Deconstructing Playing with Katie...
This paper presents written and visual data about play with the author’s companion dog. The research is an in-depth single case study employing the methods of ethnography, autoethnography and videography. The attempt is to display the intricacies and nuances of a common, mundane practice—playing with one’s dog. Data are reported about the routine of play, the structures (or motifs) of play, the inner states of players, the playing field(s), the contingencies of play and the use of language and vocalization during play. An ethnomethodological approach is used to explicate play as practices. The data are part of a larger study to be published later this year in book form.
This strikes many of us, including some rather prominent bloggers, as more than slightly ridiculous. Have we truly reached a place where playing with one's own dog is sufficent to produce not merely a paper, but a book? What will we do when Republicans in Congress happen upon this work and use it to shut down other sociological research projects- like those investigating the utility of virginity pledges, for example. I have been in this group, the animal nay-sayers if you will, and decided to go to a paper session purely to determine if my opinion was justified.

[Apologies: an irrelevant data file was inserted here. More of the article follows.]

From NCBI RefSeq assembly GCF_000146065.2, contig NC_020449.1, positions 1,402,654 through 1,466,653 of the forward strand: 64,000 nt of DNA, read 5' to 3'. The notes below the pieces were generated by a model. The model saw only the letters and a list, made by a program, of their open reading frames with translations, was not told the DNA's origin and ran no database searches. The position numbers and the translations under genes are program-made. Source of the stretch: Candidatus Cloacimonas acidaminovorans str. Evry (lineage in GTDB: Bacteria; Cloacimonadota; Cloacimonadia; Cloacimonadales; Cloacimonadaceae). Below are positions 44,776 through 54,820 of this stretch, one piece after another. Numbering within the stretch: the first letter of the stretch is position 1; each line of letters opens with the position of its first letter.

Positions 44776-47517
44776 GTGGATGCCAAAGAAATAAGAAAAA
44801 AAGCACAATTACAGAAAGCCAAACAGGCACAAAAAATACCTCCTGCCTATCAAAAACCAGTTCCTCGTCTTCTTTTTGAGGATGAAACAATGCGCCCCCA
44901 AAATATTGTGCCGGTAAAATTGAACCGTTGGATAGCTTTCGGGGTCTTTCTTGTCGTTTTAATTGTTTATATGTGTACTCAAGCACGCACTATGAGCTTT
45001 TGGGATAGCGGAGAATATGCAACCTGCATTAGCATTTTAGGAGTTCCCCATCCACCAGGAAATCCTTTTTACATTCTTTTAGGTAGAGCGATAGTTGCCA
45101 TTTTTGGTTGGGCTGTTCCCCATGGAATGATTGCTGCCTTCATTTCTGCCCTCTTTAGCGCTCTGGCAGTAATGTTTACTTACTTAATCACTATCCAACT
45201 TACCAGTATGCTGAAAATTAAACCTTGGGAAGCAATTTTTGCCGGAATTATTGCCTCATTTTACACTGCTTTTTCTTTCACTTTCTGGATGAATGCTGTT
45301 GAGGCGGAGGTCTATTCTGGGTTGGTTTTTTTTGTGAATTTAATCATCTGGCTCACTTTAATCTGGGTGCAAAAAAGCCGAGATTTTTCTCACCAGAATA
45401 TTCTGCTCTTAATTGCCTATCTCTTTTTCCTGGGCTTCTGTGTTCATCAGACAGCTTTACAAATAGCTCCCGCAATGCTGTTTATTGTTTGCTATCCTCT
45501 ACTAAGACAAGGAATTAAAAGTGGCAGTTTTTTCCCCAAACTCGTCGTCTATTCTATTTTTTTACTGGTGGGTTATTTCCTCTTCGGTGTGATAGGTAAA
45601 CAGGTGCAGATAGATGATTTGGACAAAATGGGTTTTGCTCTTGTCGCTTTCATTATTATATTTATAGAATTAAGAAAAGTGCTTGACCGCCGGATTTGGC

So, what is the verdict? Well, first, the good news for Animals & Society: I am now at least somewhat willing to concede that they may have something worth studying. While the explanation posted on their website is somewhat convoluted, the essence works out as follows: animals are important in society, even in modern societies, and are as-yet largely unstudied. On the surface, I'm relatively receptive to this argument. Animals, in their roles as companions, products, and co-workers, have important roles in human life. It is, in fact, one of the characteristic traits of the human race that we form long-term alliances with other species. Frankly, we do this to an extent that vastly exceeds that of any other species. We keep animals for food, we keep animals for company, and we keep animals to assist in a wide variety of occupations. In a real sense, human civilization is not limited merely to humans, but is a consortium of more or less symbiotic species. If we ignore how animals interface with human society, we may miss something critical. The key, of course, is may. So far the Animals and Society section has failed to convince me that there is anything truly unique about animal-human interaction and, as a result, I'm not certain that an entire section is warranted. But, that said, I'm at least willing to entertain the idea and see what the section can produce.